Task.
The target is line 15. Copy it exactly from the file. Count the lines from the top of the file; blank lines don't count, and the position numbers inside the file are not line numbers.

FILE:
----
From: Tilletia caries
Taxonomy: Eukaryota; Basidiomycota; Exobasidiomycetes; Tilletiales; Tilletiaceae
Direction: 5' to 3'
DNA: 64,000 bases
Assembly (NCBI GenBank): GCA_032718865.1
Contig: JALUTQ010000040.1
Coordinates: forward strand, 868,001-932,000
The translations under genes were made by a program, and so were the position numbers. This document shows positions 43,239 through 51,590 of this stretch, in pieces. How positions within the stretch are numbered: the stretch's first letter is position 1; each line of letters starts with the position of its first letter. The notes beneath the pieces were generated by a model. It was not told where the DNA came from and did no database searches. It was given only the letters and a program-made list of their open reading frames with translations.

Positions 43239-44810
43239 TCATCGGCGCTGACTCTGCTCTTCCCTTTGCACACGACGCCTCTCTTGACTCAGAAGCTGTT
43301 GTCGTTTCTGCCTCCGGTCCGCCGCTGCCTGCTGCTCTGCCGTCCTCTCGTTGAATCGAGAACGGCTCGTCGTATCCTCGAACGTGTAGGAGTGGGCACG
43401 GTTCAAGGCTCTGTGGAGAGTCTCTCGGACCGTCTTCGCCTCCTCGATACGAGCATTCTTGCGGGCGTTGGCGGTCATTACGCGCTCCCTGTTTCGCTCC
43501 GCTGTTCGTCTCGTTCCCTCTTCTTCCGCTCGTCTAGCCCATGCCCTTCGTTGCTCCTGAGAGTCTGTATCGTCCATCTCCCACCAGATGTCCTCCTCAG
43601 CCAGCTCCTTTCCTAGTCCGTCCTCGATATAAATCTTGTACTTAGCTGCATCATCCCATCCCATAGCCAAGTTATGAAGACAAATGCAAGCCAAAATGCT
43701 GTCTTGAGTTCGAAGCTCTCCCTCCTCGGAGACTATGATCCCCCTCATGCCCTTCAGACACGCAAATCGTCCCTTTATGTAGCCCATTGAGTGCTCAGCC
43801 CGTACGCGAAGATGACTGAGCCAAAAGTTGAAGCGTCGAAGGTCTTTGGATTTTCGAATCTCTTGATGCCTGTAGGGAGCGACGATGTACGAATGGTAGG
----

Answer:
43701 GTCTTGAGTTCGAAGCTCTCCCTCCTCGGAGACTATGATCCCCCTCATGCCCTTCAGACACGCAAATCGTCCCTTTATGTAGCCCATTGAGTGCTCAGCC